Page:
False and misleading information about condoms
Given my son's assessment of sex-ed and the benefits of condoms, I wasn't surprised to learn 80 percent of the abstinence-only curricula Waxman reviewed contain false and misleading information about the effectiveness of contraceptives.
While the Center for Disease Control (CDC) reports, "Latex condoms, when used consistently and correctly, are highly effective in preventing the transmission of HIV, the virus that causes AIDS," it seems our kids are frequently being taught the opposite.
Many of the curricula cite a 1993 study of condom effectiveness by Dr. Susan Weller, who concluded that condoms reduce HIV transmission by only 69 percent. What the abstinence-only programs don't mention, however, is that the Department of Health and Human Services dismissed the study, calling her work "flawed" and containing "serious error."
They go on to emphasize, "More recent and larger [studies] than the ones Weller reviewed, and conducted over several years ... have demonstrated that consistent condom use is highly effective in preventing HIV infection."
In only one such example, a New England Journal of Medicine study found that despite a total of 15,000 acts of intercourse between partners where one individual was HIV positive and the other was HIV negative, not one case of HIV transmission occurred.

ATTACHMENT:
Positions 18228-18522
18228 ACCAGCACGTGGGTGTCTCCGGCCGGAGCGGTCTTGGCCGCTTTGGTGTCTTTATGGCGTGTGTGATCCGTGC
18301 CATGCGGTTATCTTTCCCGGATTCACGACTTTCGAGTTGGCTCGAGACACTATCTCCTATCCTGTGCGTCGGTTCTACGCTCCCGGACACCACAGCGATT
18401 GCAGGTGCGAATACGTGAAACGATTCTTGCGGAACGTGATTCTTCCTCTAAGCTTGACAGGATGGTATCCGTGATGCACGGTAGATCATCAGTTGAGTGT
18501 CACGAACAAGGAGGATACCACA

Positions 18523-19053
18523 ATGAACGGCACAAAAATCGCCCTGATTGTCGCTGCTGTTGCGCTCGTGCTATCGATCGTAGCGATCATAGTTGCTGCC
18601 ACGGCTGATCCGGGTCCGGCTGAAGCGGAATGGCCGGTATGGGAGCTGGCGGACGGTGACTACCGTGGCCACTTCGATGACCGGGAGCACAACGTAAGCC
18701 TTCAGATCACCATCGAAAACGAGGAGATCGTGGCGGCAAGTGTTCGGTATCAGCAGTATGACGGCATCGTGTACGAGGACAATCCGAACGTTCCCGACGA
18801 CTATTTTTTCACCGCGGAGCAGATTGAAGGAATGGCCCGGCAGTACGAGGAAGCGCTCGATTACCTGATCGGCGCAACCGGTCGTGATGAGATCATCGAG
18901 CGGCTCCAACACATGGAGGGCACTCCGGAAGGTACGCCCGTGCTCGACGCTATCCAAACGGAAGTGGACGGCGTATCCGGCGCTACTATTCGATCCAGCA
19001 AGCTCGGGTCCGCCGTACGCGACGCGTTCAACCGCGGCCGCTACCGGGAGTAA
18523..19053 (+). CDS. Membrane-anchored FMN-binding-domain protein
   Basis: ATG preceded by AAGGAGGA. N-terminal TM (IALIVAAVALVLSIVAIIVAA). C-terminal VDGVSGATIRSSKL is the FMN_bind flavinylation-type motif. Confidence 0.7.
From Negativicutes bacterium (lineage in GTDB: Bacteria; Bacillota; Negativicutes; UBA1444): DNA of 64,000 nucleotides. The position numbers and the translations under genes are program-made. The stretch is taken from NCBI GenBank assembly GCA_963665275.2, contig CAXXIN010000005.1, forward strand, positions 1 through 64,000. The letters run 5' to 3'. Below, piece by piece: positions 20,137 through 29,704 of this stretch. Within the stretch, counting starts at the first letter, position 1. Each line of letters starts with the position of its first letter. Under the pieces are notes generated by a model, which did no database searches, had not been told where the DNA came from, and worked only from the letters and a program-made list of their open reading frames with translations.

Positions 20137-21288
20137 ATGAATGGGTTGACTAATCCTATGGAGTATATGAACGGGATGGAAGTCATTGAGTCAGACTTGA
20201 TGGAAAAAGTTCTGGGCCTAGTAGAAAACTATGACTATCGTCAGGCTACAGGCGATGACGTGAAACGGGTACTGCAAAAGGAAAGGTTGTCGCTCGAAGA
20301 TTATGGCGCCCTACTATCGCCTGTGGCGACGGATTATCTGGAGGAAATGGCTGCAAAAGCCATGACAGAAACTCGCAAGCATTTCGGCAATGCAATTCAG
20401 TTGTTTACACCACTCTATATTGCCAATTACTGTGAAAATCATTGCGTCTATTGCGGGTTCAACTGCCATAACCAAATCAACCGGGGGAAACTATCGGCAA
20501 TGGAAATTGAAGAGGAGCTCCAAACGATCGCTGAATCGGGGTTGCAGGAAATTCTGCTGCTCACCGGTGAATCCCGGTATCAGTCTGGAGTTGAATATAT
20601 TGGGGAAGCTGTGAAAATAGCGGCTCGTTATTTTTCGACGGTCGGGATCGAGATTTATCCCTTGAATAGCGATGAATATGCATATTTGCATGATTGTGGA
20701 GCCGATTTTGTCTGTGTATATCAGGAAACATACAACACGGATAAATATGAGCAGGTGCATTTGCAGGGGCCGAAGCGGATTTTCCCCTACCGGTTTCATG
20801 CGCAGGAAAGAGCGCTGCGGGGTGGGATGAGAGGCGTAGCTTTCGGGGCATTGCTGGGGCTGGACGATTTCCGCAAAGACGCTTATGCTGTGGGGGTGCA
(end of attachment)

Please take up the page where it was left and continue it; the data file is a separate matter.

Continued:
CPR, however, maintains that "an evaluation of all available studies through 1990 ... found that the risk of acquiring HIV was reduced by about 69 percent when condoms were used," citing the disproved Weller study.
While none of the curricula Waxman reviewed provides information on how to select a birth control method and use it effectively, many abstinence-only programs, including CPR, exaggerate condom failure rates in preventing pregnancy.
According to both the CDC and the World Health Organization, when used consistently and correctly, condoms have a failure rate of 2 to 3 percent in pregnancy prevention. When human error is factored into the equation, condoms have a "typical usage" failure rate of 15 percent.